DOC

7-1 DUHAMEL INTEGRAL FOR AN UNDAMPED SYSTEM

By Bonnie Owens,2014-05-06 08:40
6 views 0
7-1 DUHAMEL INTEGRAL FOR AN UNDAMPED SYSTEM

    APPENDIX B. DUHAMEL INTEGRAL FOR AN

    UNDAMPED AND DAMPED SYSTEM

    The unit impulse response procedure for approximating the response of a structure to a may be used as the basis for developing a formula for evaluating response to a general dynamic loading. Consider the arbitrary general loading p(t) shown in Fig. B-1,

    specifically the intensity of loading p(τ) acting at time t = τ. This loading acting during

    the short interval of time dτ produces a short duration impulse p)dτ on the structure,

    and equation B-2 can be used to evaluate the response to this impulse. It should be noted carefully that although the procedure is only approximate for impulses of finite duration, it becomes exact as the duration of loading approaches zero. Thus for the differential time interval dτ, the response produced by the loading p) is exactly (for t > τ)

    p(τ)dτdx(t)sinω(tτ) (B-1)

    mω

    In this expression, the term dx(t) represents the differential response to the differential

    impulse over the entire response history for t > τ; it is not the change of x during a time

    interval dt.

    t p(τ)

Figure B-1 Derivation of the Duhamel integral (undamped).

    The entire loading history may be considered to consist of a succession of such short impulses, each producing its own differential response of the form of Eq. (B-1). For this linearly elastic system, then, the total response can be obtained by summing all the differential responses developed during the loading history, that is, by integrating Eq. (B-1) as follows:

    t1x(t)p(τ)sinω(tτ)dτ (B-2) ?mω0

    Richard P. Ray 1/8

Equation (B-2) is generally known as the Duhamel integral for an undamped system. It

    may be used to evaluate the response of an undamped SDOF system to any form of dynamic loading p(t), although in the case of arbitrary loadings the evaluation will have to be performed numerically.

    Equation (B-2) may also be expressed in the form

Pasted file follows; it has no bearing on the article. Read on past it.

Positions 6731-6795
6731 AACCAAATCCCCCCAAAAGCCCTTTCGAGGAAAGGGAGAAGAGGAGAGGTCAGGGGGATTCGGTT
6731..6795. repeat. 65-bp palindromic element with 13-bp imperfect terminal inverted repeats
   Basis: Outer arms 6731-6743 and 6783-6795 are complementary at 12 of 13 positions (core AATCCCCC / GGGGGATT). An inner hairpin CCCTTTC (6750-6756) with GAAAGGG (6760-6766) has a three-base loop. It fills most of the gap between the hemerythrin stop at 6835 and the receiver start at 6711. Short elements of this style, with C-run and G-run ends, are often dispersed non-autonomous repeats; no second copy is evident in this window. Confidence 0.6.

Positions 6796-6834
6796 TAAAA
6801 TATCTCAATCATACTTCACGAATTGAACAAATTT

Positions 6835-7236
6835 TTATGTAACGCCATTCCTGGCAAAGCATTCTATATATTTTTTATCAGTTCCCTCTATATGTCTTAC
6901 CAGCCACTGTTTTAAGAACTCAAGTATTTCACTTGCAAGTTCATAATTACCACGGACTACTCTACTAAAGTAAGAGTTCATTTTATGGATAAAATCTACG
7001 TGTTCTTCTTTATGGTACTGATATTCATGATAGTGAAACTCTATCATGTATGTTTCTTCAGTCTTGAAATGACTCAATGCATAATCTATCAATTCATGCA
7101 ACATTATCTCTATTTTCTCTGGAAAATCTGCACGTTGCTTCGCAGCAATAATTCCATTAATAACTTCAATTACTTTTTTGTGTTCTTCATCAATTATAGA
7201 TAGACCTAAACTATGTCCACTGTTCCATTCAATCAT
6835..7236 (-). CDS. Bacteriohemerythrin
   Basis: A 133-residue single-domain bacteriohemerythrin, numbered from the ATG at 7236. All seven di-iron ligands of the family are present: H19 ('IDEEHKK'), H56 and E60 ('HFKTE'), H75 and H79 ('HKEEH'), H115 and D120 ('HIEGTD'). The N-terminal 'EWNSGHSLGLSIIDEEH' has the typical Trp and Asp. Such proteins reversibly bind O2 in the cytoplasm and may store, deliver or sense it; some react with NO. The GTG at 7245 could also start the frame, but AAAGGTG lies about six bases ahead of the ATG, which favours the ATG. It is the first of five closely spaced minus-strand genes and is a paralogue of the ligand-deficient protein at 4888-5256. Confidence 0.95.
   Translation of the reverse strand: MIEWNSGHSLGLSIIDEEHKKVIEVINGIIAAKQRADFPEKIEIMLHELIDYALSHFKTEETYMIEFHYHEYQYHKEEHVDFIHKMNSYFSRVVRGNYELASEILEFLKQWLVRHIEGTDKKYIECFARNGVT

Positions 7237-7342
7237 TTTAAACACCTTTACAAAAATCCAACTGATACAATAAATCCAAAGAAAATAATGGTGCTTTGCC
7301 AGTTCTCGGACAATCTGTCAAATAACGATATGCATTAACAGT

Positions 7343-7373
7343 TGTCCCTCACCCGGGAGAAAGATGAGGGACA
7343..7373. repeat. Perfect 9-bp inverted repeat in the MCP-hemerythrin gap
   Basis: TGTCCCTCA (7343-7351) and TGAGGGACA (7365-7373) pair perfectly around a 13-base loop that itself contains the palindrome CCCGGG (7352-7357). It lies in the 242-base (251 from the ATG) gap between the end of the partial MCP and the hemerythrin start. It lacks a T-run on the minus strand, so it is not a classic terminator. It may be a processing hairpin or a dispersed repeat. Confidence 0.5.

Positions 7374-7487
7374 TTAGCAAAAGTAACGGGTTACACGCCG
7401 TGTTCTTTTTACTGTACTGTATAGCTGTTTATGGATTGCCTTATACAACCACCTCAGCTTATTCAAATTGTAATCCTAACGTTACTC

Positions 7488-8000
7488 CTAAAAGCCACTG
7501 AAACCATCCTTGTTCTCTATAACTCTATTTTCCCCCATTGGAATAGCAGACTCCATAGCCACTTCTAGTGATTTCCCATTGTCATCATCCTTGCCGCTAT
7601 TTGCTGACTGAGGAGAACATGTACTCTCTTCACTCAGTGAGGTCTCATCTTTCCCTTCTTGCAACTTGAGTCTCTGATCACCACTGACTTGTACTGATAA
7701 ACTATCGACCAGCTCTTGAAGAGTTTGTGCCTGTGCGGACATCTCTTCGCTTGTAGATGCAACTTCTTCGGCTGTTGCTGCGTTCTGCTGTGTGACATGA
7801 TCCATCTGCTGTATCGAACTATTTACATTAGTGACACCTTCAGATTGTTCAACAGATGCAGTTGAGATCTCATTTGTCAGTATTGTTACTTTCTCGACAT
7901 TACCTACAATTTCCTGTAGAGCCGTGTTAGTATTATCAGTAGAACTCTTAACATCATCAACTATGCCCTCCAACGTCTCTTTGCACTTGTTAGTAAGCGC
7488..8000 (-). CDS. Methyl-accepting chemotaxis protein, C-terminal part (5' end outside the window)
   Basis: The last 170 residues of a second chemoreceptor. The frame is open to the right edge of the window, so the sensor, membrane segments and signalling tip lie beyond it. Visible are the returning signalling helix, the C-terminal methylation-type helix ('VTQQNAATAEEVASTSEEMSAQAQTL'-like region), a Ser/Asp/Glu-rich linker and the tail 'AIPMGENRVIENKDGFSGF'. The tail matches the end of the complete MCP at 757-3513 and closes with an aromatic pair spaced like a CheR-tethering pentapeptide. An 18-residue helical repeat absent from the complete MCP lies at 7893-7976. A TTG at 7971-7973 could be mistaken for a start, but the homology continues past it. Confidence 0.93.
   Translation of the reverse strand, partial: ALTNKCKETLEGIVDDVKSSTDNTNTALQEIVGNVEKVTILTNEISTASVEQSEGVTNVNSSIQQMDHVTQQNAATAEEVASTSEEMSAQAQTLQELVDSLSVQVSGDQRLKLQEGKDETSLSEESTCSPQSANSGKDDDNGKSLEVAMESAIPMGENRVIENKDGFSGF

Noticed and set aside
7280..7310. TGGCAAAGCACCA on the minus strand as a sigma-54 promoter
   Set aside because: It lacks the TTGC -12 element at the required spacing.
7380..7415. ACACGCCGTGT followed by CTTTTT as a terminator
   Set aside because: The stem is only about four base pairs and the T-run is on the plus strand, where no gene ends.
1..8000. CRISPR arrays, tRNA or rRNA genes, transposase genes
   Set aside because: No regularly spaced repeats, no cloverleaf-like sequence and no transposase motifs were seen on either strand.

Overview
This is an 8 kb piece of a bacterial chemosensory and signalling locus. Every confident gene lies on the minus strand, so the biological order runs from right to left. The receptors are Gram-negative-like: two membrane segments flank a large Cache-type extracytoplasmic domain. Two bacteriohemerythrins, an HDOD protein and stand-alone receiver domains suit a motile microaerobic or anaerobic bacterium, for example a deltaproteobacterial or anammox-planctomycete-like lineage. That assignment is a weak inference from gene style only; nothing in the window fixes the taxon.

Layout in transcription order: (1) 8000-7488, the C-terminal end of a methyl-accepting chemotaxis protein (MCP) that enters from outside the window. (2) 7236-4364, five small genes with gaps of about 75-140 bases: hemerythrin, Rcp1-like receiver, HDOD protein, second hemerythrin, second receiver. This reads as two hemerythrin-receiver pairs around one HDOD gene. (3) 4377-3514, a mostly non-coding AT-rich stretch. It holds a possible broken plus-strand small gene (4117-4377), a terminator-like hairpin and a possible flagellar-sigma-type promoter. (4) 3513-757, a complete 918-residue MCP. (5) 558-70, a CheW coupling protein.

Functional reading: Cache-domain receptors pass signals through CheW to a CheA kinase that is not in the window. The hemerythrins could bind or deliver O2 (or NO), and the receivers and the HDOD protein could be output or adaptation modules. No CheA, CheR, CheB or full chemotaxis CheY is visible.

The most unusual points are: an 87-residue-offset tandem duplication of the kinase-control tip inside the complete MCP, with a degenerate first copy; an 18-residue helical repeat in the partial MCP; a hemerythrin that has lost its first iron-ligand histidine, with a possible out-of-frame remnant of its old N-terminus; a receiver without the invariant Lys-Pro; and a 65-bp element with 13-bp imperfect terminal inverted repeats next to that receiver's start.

t

    x(t)p(τ)h(tτ)dτ (B-3) ?0

    where the new symbol has the definition

    1 (B-4) h(tτ)sinω(tτ)mω

    Equation (B-3) is called the convolution integral; computing the response of a structure

    to an arbitrary loading using this integral is known as obtaining the response through the time domain. The function h(t - τ) is generally referred to as the unit-impulse response (defined in this case for an undamped system), because it expresses the response of the system to an impulse of unit magnitude applied at time t = τ.

    In Eq. (B-2) it has been tacitly assumed that the loading was initiated at time t = 0 and

    that the structure was at rest at that time. For any other specified initial conditions, x(0) ?

    ;0 and (0) ? 0, an additional free-vibration response must be added to this solution; thus, x

    in general,

    t;x(0)1x(t)sinωtx(0)cosωtp(τ)sinω(tτ)dτ (B-5) ?ωmω0

     Numerical Evaluation Of The Duhamel Integral For An Undamped System

    If the applied-loading function is integrable, the dynamic response of the structure can be evaluated by the formal integration of Eq. (B-2) or (B-5). In many practical cases, however, the loading is known only from experimental data, and the response must be evaluated by numerical processes. For such analyses it is useful to note the trigonometric identity, sin (ωt- ωτ) = sin ωt cos ωτ - cos ωt sin ωτ, and to write Eq. (B-2) in the form

    (zero initial conditions being assumed)

    tt11x(t)sinωtp(τ)cosωτdτcosωtp(τ)sinωτdτ ??mωmω00